So today marks the sixth year of recognition for World Wildlife Day (as it was established on December 20 2013 by United Nations)1.
The theme for 2019 is “under the water”. This makes sense, when you think of the fact that approximately seventy-five percent of the earth is covered in oceans, and I’m sure all the fresh water makes up another five to ten percent in covering the earth as well. But the main focus is on the seventy-five percent—or the oceans.
While currently there are approximately 200,000 identified marine species, the actual number probably is at least two or three (if not more) times that—especially since some of the deepest trenches in the ocean haven’t been explored, and also some species can’t survive being brought up (they actually thrive under the extreme pressures found at the bottom of the oceans) to the surface.
In terms of the oceans and gulfs, I’ve been to the Atlantic Ocean, the Pacific Ocean, and the Gulf of Mexico, and the Caribbean Sea. I’ve got pictures of some of the unique wildlife one can see from most of them (I’m just lacking pictures from my trip to the Caribbean—that was before I got a digital camera, so none of them are digital and I know I didn’t get any of aquatic life while we were there).
So what types of animals did I get pictures of?
When I was out in Boston, I did one or two of the whale watching tours. I enjoyed doing this, though they were crowded (and at times I did get sea sick). So I managed to see whales coming up to the surface to breath. I’d still like to go on a whale watching tour up in Alaska to see the killer whales.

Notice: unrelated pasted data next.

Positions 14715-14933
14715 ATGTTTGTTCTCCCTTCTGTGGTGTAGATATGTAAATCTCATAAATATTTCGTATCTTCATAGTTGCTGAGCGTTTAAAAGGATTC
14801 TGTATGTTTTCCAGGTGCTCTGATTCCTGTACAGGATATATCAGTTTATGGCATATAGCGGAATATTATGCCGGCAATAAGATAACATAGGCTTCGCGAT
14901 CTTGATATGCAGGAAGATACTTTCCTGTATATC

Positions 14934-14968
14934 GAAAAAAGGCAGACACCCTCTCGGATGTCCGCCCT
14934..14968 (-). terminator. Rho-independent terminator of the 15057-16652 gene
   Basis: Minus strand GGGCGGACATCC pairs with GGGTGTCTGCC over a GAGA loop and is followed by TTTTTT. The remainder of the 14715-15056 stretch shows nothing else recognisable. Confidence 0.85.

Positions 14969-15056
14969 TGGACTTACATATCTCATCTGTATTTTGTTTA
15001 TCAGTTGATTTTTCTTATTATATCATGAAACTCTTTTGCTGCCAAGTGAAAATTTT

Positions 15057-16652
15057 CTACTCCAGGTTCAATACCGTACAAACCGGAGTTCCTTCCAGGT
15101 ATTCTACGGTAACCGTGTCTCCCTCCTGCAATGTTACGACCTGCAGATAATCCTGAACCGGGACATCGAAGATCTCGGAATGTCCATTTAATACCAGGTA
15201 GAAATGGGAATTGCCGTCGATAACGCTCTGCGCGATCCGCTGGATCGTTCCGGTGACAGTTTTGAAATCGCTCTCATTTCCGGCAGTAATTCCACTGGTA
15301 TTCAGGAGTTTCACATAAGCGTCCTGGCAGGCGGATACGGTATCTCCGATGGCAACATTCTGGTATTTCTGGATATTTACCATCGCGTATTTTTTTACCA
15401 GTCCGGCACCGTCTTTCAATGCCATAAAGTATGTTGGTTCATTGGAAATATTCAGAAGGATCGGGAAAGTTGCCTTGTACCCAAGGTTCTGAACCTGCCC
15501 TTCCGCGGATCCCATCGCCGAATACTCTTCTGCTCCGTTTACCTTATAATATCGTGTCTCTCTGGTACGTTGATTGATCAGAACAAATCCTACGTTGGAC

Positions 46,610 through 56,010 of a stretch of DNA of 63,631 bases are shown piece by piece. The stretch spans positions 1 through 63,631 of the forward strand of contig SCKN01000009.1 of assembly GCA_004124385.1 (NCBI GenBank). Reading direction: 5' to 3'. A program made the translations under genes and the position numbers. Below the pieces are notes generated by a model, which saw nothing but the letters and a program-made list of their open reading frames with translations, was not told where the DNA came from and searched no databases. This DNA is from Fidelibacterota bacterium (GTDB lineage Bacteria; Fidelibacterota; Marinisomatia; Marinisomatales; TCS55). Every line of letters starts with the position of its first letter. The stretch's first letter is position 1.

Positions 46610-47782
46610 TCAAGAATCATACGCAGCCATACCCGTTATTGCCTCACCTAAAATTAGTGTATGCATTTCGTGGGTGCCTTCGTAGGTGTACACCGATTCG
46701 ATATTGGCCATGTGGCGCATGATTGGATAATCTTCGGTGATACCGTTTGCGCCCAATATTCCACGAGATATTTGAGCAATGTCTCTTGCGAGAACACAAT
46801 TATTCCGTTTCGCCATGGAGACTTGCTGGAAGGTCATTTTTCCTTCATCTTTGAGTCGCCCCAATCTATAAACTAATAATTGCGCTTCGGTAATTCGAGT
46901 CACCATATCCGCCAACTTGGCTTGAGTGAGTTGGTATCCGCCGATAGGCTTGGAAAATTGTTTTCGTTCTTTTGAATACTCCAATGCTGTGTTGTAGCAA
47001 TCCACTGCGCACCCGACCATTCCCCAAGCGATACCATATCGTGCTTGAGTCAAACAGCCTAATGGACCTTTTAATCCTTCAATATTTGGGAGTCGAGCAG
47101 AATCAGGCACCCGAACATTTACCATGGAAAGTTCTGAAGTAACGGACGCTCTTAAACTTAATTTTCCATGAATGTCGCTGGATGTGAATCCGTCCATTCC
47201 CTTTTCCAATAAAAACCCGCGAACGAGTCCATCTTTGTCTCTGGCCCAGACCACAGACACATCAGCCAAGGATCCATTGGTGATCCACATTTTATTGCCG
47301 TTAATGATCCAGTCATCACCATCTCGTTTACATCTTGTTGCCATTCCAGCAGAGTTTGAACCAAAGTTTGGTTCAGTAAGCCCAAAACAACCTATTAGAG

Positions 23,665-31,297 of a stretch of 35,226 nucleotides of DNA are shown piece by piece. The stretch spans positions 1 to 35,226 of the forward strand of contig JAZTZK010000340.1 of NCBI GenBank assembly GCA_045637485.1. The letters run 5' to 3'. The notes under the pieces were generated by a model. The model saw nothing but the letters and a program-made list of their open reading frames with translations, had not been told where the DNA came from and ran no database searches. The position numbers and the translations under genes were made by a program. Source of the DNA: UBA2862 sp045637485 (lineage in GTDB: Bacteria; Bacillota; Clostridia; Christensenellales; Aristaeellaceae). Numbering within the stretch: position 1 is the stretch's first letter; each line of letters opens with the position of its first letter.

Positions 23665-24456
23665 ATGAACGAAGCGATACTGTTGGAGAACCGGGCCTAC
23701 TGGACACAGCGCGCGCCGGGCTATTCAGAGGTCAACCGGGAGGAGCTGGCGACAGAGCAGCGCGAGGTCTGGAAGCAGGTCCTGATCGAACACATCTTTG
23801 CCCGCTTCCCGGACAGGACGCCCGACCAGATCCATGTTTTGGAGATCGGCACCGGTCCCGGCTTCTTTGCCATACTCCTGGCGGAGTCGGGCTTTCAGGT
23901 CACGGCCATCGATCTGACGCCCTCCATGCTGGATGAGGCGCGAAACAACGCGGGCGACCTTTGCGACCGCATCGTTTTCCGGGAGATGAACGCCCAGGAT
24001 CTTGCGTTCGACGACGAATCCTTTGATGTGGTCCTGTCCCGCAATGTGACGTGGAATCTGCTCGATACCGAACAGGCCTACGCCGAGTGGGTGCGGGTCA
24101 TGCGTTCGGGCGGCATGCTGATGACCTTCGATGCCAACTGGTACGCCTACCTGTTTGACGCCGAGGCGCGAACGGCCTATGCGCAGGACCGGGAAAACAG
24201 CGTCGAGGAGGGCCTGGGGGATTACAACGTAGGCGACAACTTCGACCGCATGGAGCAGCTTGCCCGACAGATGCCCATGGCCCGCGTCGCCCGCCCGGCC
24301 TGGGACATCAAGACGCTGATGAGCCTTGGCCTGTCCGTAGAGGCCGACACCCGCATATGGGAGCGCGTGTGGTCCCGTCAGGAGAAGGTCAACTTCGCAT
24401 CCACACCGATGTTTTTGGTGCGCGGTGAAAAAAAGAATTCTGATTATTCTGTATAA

Also during one of my many walks along the freedom trail, I decided to sit and basically stare into the water for a while—and after awhile I noticed that there were numerous little jellyfish swimming around.
When we took a mini vacation down to Padre Island, I managed to get some pictures of probably hermit crabs in different shells, and what I think was a nautilus. This was the first time using a digital camera that could actually be submerged in the water.
Then from my solo vacation to Hawaii years ago, I managed to get several pictures of a sea turtle (probably the green sea turtle), crabs, and different fish.
One of the things that I would love to do, is find a good snorkel mask that I can wear over my glasses (since I don’t wear contact lens, and I think it’s silly just to get contact lens for that possibly one time I’m trying to snorkel), and make it back to Hawaii, the Caribbean, or even Australia and see what type of pictures I could possible get of the marine life.
But things aren’t all sunshine and flowers for the oceans currently.
The oceans face numerous threats today from over-fishing, hunting (there are still some countries that hunt sharks and whales), climate change (warming of the oceans; coral reefs bleaching, melting ice bergs), runoff of agricultural wastes into the rivers which feed into the oceans, and then plastic garbage finding its way into the ocean. There is a patch of plastic garbage between California and Hawaii named The Great Pacific Garbage Patch, covering roughly 1.6 million square kilometers2, and while one would think that we could just head out and clean up the area—we’re (and I’m referring to all humans) are allowing between 1 and 2.5 million metric tons of plastic to enter the ocean each year. These are things that make it into the rivers and watersheds and find their way to the oceans. This is why there has been such a push to get rid of straws and single serving plastic utensils, and a better drive at plastic recycling.
I know that where I live there are only certain plastics that are taken in recycling—and they’re the ones that company can make the most profit off of with their contacts. That leaves about half the plastics not being taken and winding up in the trash. If we’re lucky—it makes to the trash dump and hopefully gets buried. If not, wild animals might rip open the bags, and then some of the plastics could find their way to different water areas and become a problem.
So what I’m going to start doing to help the oceans, is declining straws at restaurants, saying no thank you to the one serving plastic utensils, and figuring out a better way to dispose of the silica gels packs that come with various things instead of allowing them to be tossed in the garbage (and possibly winding up in the oceans). What will you do to help the oceans and it’s inhabitants?
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